Learning how to deal with interruptions at work can be quite a challenge. The average person spends over 2 hours of each day just dealing with interruptions. In fact, the statistics showing how frequently interruptions at work occur is staggering. So how can you better keep them under control? Here are some helpful tips to remember:

  1. First of all, accept that interruptions are a part of life. They are just going to occur. When they do, it is important to not let yourself feel thrown off track.
  2. Keep a record of your interruptions to identify when they happen most frequently, where and by whom. Look for patterns and then ask yourself how you can best manage and minimize them. Assess the impact of interruptions on your team.
  3. Allow enough time for interruptions in your daily schedule. Don't schedule yourself so tightly that you can't allow for the unexpected.
  4. When interruptions do occur, try to keep them short if at all possible. You might ask someone to send you an email, voice mail or fax instead.
  5. Don't hit "Reply All" in an email unless it's fundamentally necessary and you need a reply back from everyone. Learn practices to better manage your email.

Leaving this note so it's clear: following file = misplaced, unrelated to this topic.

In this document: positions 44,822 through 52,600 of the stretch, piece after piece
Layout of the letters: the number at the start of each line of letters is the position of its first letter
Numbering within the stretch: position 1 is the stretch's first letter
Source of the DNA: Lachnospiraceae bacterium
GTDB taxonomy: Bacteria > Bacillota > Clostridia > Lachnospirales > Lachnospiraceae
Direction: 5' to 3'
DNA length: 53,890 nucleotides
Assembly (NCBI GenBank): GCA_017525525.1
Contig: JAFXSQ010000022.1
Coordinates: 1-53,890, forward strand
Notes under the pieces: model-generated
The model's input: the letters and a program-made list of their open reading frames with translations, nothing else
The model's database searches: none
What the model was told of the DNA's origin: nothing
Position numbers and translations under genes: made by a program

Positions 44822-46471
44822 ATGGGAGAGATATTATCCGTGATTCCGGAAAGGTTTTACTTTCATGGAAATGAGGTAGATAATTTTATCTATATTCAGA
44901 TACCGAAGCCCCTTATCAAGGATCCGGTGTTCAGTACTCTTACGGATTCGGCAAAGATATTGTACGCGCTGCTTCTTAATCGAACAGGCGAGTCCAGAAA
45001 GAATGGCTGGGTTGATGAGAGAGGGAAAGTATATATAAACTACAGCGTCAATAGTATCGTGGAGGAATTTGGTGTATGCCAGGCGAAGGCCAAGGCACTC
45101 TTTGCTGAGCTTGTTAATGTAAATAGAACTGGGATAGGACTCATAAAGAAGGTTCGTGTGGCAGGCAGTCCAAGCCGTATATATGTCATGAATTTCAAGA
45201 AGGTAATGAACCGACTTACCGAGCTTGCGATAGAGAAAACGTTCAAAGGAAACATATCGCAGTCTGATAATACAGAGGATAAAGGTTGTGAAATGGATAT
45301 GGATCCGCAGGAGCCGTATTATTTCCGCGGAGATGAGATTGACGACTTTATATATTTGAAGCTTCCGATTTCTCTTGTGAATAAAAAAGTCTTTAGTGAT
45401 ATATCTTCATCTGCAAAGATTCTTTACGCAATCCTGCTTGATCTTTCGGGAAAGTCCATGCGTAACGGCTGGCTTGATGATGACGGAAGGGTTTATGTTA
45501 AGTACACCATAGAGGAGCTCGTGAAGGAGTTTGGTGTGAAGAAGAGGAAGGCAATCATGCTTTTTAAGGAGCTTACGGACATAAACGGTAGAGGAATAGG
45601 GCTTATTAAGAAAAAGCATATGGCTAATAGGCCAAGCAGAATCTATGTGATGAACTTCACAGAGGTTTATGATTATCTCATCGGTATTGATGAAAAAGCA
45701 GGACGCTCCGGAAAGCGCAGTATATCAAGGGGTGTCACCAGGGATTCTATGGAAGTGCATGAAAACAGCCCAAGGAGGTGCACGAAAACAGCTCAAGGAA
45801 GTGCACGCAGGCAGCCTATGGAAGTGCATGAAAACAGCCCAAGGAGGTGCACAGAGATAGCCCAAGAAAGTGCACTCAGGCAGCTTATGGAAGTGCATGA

6. Actively minimize your own distractions. Turn off your email notifications. Don't feel you have to respond every time the phone rings or answer every email immediately. It's important to actively carve out "Quiet Time" when you will not be interrupted while working on an important task that needs all your concentration.
  7. Prioritize your daily to-do list and train yourself to go right back to where you left off after the interruption. Don't use it as an excuse to lose track of your focus.
  8. Finally, think before you interrupt someone else. This way you won't be contributing to the problem. By taking responsibility to minimize other's interruptions, you can greatly improve workplace productivity.
Author's Bio: 

Susan Cullen is President of NexaLearning. She is a leading coach and trainer, helping organizations improve their personal and organizational productivity. For over twenty years, Susan has developed and provided a variety of programs for management and leadership development. She is also a co-author of the book “101 Great Ways to Enhance Your Career”.
For more information to increase your personal or organizational productivity, please feel free to contact us.